J. Rex, Jennaaaay, Bacon Dog and I left the falls around 3pm and immediately ran into a huge 5 ft rat snake on the trail. They’re harmless but can be a little aggressive so we left it alone. We hiked a bit farther and ran into a really disheveled guy who was extremely frightened by a rabid raccoon that tried to attack him when he was looking through his pack. He threw his pack on it to stun it and it ran away but warned us to be very cautious. Out here you really have to face your fears and we had to hike the next part of the trail regardless since it was so remote. We armed ourselves with rocks, pepper spray and our hiking poles but luckily we didn’t see the raccoon. Our friend Tiedye Bandit was ahead of us and the coon charged him. He ran backwards hitting it with his poles but it kept charging him. He turned to run away but he tripped and fell. The coon was at his feet and he kicked it and finally one of his trekking poles hit it in the head and it ran. He told us at the shelter that night that if you get bit by a rabid raccoon you only have 24 hours to get your first rabies shots otherwise it’s 100% fatal. We didn’t hear of anyone else running into the raccoon and at the shelter that night Tiedye’s stories got wilder and wilder which made for some good entertainment out in the woods.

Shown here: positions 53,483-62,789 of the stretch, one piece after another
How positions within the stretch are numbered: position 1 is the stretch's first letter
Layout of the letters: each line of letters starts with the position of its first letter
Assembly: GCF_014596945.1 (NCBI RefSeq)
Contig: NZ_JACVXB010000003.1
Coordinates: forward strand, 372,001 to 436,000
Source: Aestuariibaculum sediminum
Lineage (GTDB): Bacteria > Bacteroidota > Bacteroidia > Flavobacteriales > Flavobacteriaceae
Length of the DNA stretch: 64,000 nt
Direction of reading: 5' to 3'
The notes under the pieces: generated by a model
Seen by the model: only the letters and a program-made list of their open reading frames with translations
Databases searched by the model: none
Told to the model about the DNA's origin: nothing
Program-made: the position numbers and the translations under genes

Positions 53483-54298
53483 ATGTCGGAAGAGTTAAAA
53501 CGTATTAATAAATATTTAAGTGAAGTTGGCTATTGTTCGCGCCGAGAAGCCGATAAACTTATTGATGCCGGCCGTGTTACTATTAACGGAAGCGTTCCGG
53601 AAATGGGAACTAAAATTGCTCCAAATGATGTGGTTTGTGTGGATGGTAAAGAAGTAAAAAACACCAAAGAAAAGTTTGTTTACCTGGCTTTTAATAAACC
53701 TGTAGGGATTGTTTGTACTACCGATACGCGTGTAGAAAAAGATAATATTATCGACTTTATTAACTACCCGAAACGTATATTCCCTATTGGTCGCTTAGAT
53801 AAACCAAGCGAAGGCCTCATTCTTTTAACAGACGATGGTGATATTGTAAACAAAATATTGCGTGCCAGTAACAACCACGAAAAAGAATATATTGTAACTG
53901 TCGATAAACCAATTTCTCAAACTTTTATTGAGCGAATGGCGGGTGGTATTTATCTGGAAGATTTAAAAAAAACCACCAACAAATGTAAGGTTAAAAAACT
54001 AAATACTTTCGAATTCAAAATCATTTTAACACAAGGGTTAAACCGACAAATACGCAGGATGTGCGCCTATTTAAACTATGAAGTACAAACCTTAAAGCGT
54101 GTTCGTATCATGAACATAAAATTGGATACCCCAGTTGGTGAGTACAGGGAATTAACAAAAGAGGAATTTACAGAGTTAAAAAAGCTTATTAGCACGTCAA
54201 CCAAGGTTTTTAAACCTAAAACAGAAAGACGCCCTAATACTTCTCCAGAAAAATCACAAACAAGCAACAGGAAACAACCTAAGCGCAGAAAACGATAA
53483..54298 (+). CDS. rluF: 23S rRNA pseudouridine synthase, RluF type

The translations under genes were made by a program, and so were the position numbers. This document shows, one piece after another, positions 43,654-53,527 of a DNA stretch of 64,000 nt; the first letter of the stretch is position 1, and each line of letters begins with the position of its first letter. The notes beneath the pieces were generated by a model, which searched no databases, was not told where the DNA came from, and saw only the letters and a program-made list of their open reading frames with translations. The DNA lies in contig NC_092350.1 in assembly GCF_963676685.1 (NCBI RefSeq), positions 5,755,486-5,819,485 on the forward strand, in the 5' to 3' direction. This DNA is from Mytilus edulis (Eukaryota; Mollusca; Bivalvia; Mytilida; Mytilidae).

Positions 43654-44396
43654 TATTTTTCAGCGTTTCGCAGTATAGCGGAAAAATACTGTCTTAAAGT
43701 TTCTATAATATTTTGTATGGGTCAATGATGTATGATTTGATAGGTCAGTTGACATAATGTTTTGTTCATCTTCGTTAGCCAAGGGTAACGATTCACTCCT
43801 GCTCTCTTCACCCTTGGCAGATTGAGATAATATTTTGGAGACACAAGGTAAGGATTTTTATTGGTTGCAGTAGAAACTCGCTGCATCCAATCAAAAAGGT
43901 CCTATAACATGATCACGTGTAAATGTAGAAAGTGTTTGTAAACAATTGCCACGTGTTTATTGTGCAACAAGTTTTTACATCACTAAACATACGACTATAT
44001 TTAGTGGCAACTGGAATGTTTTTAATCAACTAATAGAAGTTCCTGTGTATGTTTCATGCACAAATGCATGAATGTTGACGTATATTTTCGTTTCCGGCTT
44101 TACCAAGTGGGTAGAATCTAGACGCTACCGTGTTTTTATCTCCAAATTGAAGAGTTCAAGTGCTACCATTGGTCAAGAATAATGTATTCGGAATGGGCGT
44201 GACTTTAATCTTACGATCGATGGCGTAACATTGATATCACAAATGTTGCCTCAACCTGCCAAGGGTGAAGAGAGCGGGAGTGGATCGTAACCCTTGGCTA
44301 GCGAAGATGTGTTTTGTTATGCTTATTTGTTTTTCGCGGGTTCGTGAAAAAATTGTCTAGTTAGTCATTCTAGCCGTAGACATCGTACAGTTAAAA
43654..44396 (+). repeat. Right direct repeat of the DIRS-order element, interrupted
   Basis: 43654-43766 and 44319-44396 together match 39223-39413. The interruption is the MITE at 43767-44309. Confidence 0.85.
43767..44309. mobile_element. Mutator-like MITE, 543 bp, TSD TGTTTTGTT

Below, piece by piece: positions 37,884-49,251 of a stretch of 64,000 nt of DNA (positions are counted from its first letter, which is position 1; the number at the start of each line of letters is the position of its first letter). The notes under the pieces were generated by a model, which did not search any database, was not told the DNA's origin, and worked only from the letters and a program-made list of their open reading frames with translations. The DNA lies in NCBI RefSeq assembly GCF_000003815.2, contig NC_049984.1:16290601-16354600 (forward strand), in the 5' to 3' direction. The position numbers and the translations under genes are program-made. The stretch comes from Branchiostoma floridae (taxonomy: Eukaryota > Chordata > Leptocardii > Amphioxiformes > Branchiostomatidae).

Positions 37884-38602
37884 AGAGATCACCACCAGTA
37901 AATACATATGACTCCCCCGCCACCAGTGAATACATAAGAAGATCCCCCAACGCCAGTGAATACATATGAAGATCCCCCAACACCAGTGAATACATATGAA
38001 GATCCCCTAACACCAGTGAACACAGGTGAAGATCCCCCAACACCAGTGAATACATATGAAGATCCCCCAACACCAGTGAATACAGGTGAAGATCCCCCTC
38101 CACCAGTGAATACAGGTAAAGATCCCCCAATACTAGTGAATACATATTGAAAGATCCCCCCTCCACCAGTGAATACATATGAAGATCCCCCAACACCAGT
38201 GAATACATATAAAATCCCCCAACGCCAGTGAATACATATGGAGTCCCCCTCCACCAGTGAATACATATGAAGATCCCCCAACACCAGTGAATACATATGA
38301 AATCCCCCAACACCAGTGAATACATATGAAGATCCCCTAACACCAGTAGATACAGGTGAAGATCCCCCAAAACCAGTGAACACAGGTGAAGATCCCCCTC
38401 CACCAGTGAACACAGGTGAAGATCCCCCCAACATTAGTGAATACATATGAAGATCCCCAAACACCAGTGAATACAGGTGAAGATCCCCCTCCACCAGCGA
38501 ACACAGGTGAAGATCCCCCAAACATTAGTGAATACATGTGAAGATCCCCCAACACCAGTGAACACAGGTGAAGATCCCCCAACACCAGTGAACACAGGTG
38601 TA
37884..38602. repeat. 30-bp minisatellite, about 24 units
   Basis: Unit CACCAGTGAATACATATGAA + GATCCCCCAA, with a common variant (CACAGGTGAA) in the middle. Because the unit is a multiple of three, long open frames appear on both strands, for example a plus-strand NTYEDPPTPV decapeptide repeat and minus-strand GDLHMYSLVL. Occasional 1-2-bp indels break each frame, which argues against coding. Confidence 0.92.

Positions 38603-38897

The shelter we stayed at was rebuilt and relocated after 2008’s double murder attempts so some people were a little freaked out about ghosts. The shelter used to be near Dismal Falls which is right next to a road and some crazy drifter killed two hikers there, stole their gear and then tried to shoot two other guys who stopped by the shelter for the night. Somehow they crawled out with gun wounds to a house nearby and lived. Rumor has it the drifter had gone to jail for killing hikers ten years prior and then mistakenly was released even though he told officials he was planning on killing more hikers. Anyways, this is one of the reasons we all look out for each other on the trail and any talk of something weird flies like wildfire amongst the hikers. You can’t always rely on the authorities to get to you out here so we band together and look out for each other. That being said, I slept great in the supposedly haunted shelter that night!” – Katie Accomando, my hero

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Congrats to these amazing individuals who just finished hiking 2,168 miles from Georgia to Maine continuously  to reach Katahdin! May we all learn to have free spirits.